The trip, which covered no more than two blocks there and back, felt momentous, because it had been a full week since I had left the apartment. A particularly disgusting and painful version of the common cold had anchored me to an armchair, and while I wasn't feeling well at all yet, I needed to acknowledge the land of the living.
While I waited to pay for my groceries, I watched a little boy play with one grandmother in a small children's area outfitted with toys and books while his other grandmother chatted with the cashier.
"We asked him where he wanted to go," she said, "and he told us he wanted to come here!"
"That's so cute," the cashier said.
"This is his favourite place," the grandmother said.
This little boy's favourite place was this grocery store, and I could see why. They made him feel welcome. They gave him a place in it that he was free to use as he pleased. The woman at the sandwich counter sneaked him a chunk of carob. This corner of the grocery store had become his place, too, and he wanted to share it with people he liked.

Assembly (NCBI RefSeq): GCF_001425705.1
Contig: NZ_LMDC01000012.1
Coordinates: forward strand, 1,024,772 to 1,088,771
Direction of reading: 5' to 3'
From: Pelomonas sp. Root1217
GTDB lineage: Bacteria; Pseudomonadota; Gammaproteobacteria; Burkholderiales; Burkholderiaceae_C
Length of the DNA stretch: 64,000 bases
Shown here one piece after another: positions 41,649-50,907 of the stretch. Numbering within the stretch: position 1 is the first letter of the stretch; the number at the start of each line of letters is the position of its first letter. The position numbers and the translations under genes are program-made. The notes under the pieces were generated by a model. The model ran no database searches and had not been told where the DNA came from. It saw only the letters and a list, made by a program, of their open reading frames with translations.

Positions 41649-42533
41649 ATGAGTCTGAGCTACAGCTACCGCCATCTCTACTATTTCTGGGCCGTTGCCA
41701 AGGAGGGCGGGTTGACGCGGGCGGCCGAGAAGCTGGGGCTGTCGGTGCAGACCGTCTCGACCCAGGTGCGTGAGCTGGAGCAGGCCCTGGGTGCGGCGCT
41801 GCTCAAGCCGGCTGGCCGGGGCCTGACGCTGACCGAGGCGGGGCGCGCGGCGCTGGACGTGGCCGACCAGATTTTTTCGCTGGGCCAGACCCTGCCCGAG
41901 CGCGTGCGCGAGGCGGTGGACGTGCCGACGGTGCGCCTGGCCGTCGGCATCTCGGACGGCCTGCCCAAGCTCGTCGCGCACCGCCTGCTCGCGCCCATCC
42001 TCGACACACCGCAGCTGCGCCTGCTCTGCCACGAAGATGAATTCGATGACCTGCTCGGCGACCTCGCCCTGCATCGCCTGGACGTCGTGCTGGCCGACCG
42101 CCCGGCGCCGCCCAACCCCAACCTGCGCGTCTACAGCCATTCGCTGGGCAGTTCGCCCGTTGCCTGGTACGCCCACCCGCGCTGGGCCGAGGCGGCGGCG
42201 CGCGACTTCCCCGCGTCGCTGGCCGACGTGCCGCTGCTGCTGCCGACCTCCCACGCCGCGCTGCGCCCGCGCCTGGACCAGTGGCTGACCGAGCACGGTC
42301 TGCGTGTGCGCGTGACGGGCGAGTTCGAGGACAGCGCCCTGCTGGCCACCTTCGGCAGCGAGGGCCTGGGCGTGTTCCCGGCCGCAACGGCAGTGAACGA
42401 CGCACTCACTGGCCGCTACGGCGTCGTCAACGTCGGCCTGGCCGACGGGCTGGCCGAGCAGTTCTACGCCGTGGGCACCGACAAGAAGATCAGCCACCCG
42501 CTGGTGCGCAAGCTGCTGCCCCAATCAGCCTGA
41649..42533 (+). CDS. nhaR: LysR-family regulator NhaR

While watching him, I realized that this is what we all want, really. We want to feel, and actually be, included. We want to be given the freedom to stake our claim to communal spaces and be accepted. And, more than finding acceptance, we want to share our good communal finds with each other and deepen those connections.
This idea, this extended welcome, is behind how I write, design, consult, and speak, but I was unable to find the right words for it until I watched a four-year-old showing his extended family how all the parts of his favourite space worked and why he liked them.
It reminded me to watch the world more closely and the stories it has to tell. Our personal narratives — the very stuff that describes our goals, beliefs, and understanding of who we are — are informed and illuminated by these stories, and they can speak profoundly to us in the smallest, incidental moments.